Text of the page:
That’s the question everyone’s asking since Leo Varadkar moved into the neighbourhood recently. The Tánaiste’s arrival in my part of Dublin 8 was massive gossip locally, and we were all finding excuses to walk up his road and have a goo at his gaff.
Even taxi drivers want to know where Leo lives.
I thought I might run into him buying a packet of toilet roll in the local store we share, Booze and News. It stopped selling alcohol a while back – to the great dismay of residents – so it’s really just News now, but it’s still the place everyone goes to for the household essentials.
No sign of Leo around at all yet; although he wasn’t here a wet week before the hipster bible Time Out had declared Dublin 8 one of the coolest neighbourhoods in the world.
Those of us who live here greeted this news with a similarly wry amusement.
Oh, it’s cool now, is it? Twenty or so years after the rest of us figured that out?
It has always been the coolest neighbourhood in the capital. It’s full of history, art, music and hedonism. Its neighbourhoods have romantic names such as The Liberties, The Tenters, Rialto and Portobello. It has Camden Street, Meath Street and Christchurch.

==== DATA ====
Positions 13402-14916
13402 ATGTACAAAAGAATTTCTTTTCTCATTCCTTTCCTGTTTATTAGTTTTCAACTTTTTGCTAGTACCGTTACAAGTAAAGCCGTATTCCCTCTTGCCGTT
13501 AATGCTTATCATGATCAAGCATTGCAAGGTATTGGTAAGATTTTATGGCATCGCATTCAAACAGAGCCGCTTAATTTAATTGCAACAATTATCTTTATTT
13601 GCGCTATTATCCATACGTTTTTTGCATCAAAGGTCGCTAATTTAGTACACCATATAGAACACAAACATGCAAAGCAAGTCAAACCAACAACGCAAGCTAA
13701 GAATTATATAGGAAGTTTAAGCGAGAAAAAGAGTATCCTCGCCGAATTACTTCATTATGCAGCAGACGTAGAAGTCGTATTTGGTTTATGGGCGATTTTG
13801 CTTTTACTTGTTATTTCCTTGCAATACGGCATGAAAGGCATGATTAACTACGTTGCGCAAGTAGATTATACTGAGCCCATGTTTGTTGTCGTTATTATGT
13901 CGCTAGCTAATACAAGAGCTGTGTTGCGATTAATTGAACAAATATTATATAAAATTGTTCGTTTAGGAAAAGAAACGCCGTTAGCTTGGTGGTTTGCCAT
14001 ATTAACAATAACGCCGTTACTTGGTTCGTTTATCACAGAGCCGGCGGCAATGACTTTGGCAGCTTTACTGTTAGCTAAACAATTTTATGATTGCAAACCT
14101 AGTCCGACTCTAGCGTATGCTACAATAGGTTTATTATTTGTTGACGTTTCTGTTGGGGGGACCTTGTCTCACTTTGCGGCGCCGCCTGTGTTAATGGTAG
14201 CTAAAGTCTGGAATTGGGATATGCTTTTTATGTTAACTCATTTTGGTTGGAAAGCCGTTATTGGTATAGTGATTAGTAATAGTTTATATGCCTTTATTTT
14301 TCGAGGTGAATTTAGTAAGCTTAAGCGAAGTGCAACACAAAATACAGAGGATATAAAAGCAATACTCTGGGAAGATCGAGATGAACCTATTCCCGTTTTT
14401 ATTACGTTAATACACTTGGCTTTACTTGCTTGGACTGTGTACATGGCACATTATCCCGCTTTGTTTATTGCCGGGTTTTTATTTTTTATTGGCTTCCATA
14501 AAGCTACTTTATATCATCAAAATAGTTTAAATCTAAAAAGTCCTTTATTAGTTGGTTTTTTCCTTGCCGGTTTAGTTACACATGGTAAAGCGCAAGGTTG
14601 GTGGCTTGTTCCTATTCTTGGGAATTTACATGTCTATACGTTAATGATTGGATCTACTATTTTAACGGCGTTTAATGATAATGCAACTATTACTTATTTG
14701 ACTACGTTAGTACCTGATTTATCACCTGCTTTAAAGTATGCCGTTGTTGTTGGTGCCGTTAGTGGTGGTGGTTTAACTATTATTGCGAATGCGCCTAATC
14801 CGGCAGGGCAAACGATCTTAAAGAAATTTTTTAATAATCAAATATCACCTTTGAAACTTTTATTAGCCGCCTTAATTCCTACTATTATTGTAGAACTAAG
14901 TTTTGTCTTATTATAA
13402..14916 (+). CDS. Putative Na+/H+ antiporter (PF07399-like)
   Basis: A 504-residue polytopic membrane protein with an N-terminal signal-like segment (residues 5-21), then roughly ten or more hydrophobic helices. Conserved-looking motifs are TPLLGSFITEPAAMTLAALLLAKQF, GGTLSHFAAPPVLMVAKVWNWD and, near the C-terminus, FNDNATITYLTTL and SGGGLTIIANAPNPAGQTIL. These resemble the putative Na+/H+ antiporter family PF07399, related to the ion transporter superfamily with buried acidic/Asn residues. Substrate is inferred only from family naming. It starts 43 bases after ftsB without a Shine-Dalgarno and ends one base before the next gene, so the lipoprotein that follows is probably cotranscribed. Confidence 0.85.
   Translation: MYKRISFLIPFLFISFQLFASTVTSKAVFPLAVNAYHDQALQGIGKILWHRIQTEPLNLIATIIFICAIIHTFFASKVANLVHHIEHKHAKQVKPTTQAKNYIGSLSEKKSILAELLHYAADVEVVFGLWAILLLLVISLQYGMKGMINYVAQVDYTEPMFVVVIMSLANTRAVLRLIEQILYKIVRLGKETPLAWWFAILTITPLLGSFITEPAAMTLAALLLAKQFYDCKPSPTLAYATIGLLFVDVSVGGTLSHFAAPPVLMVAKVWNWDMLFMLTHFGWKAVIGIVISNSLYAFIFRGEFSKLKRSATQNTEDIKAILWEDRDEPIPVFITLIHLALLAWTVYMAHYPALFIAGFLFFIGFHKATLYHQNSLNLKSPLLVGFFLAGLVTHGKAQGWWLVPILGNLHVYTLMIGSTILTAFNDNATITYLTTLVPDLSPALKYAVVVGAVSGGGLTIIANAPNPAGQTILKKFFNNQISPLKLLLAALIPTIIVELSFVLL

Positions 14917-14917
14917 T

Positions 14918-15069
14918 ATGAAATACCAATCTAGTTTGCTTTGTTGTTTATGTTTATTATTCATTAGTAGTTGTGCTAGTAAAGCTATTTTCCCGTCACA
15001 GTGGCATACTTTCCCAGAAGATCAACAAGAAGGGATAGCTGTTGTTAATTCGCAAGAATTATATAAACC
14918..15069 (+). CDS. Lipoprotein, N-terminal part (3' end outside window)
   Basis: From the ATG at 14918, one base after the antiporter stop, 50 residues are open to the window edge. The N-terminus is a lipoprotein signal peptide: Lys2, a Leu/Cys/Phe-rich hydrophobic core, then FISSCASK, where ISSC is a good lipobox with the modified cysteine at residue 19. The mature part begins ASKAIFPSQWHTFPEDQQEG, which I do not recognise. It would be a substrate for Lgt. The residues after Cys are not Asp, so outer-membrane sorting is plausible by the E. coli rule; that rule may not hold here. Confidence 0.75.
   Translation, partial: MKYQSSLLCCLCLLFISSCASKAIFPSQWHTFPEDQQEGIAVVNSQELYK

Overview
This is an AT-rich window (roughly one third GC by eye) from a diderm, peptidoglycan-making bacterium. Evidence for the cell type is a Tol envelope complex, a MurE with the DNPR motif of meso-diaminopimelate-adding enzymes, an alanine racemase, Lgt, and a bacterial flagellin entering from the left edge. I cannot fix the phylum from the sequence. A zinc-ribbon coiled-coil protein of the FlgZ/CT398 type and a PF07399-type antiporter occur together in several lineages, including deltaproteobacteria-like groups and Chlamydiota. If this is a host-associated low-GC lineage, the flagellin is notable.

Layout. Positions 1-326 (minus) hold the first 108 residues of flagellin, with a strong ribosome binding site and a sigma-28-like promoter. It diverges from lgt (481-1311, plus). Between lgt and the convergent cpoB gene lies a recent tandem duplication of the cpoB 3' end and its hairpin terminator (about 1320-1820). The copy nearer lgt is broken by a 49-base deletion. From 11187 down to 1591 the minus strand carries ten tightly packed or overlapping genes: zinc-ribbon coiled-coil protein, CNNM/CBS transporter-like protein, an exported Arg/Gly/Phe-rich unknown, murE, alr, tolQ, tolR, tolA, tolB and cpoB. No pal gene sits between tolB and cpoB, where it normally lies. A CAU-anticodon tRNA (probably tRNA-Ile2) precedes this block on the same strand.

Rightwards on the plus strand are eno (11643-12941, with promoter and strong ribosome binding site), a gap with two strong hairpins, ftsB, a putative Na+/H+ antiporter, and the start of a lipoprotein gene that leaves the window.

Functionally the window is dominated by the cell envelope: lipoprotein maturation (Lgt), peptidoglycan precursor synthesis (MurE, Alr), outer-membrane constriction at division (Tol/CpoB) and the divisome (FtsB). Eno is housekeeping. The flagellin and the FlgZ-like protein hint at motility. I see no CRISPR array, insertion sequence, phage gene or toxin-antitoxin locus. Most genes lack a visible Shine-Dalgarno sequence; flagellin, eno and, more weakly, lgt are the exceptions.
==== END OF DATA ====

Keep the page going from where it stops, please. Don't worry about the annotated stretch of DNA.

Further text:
We like it so much that many of us are financially clinging on here by our fingernails as it’s also fast becoming one of the most expensive.
The house over the road from me, a two-bed semi built a century ago as part of one of the State’s first social housing developments, recently sold for nearly half-a-million.
Who’s moving in here, with that kind of money? And what kind of a shock will they get when they land and reality hits?
They’ll arrive imagining it’s a kind of edgy Ranelagh. That it’s all boutique delis for breathinarians; vegan warehouse cafes with confusing ordering systems – whenever they deign to open – and restaurants that sound like medieval torture chambers. Hen’s Teeth at Blackpitts, anyone?
What I love about Dublin 8 is that it’s rough, raw and real. It’s inner-city Dublin and all that comes with it. It has a kind of “ready, steady, violence”, as the Fontaines DC sang on their song about Dublin 8, Liberty Belle.
It has a menace to it. You have to be tough, or get tough, to live here. I had a bottle thrown at me by a group of young lads on bikes during lockdown. Anti-social behaviour is a reality of life here.
We duct-tape our letterboxes for Halloween. Thanks be to Brexit, the fireworks supply chain has sputtered this year.
Usually, it’s like a war zone every night as soon as September comes around. Last year, a young fella set off a firework from the bin inside the kids’ playground.
That’s the truth about Dublin 8, and for all those sins and faults it’s also home to the very best of people and the tightest communities. It may have a new cool cachet, courtesy of the Tánaiste and Time Out, but it’s not for the timid.